I hope you would enjoy ur stay in Borneo, to be specific, the place u’re heading to in Borneo is a state called Sarawak.
That’s where u can find long houses of various sizes :wink:

Hi kotitihaere,

Wow, you have really done your research didnt you. I dont know much about the Iban culture even though I am half Iban and have been living overseas for the past 5-6 years. But here is what I can remember.

Mentioning of food while travelling - A BIG NO NO. I think the local term for it is “Punek”. If they offer you something to eat and you dont feel like eating at that point of time, either touch the food with your fingers or grab a pinch. Especially when they offer you RICE.

When they offer you rice wine, it is an offence to refuse it. you must take either a sip or drink the whole thing. If you tasted Japanese sake, it the same taste.

The performances that you are going to see from the Iban culture is the Ngajat (pronounce NGA-JAAT). Its a dance normally performed by the warrior, tales about their hunt, or the women of the tribe, usually tales about farming and such. I am sure that they will be glad to see the Hakka. I love the Hakka too and get excited when I see it on the TV when the Rugby is on.

As for helping out, its advisable that you ask them if they need any help. Sometimes they let you in on it but generally, we do not ask guest to even lift a finger. :slight_smile:

I hope these tips help. If I happen to think of some more I will be sure to post it up here. I wish you a pleasent journey.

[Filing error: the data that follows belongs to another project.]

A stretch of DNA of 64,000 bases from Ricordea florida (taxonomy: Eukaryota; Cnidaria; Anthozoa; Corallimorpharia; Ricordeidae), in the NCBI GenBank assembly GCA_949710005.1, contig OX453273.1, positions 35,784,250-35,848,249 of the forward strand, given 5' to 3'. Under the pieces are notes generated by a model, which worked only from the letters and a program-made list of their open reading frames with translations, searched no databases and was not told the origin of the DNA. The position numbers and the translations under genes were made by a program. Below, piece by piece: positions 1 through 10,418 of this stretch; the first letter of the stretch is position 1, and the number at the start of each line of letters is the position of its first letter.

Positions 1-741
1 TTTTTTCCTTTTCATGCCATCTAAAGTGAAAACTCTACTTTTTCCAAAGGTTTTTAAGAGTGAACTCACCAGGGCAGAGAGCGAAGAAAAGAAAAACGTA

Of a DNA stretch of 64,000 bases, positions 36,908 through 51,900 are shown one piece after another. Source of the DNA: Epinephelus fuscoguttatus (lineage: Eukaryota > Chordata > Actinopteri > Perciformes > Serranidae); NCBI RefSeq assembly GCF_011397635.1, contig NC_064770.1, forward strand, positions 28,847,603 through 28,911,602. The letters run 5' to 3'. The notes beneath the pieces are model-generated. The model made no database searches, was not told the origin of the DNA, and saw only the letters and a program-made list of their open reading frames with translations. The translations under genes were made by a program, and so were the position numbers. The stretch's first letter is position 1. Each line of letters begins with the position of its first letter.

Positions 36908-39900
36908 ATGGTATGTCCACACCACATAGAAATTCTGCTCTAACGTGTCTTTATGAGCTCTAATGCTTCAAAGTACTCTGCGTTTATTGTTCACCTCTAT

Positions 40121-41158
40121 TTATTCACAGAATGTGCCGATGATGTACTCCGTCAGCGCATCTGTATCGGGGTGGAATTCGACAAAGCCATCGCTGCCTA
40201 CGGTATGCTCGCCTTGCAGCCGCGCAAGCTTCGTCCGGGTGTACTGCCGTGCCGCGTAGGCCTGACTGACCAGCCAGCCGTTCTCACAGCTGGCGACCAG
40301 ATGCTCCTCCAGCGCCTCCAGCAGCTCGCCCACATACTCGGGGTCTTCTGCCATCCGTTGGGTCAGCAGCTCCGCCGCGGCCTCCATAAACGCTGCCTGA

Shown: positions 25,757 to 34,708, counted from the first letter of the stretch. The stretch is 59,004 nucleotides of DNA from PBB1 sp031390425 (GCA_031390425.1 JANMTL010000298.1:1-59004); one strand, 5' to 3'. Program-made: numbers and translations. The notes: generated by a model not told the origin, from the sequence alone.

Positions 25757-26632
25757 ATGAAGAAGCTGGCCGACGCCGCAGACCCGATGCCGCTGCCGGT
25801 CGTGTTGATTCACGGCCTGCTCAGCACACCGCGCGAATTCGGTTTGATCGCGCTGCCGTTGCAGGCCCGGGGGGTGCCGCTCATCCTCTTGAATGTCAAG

Hi kotitihaere,

Selamat datai & nagkir ba MiriCommunity.net! :smiley:

Terima kasih to all of you for all of your comments and help :slight_smile:

Nama saya Kamera and my son is Harley :slight_smile: And Kotitihaere (which is really 2 words, kotiti haere means wanderers as we will be wandering the world :smiley:

http://www.kapitro.sarawak.gov.my/php/m … ellers.php is the page we found that says “present gifts to the Tuai Rumah” but doesn’t say how and [url=http://www.sarawak.com.my/travel_features/ulu/longhouse4.html]http://www.sarawak.com.my/travel_featur … ouse4.html is another page that we found that mention that gifts can be given, but only says “Visitors should always bring a few presents for their guests” and not how or what!

Today we went shopping for some postcards of Maori Meeting houses - they are large, one room buildings that are fully carved with our history and ancestors and we all sleep together in the meeting house - we thought that people of long houses would be interested in seeing something similar but different :slight_smile:

We appreciate your information about food absolut_feli - everything that you mentioned (apart from not talking about it while travelling) is the same as our culture. We are really good at accepting anything that is offered, and we are sure that some of our more cultural food specialties have helped to prepare us for what the world has to offer!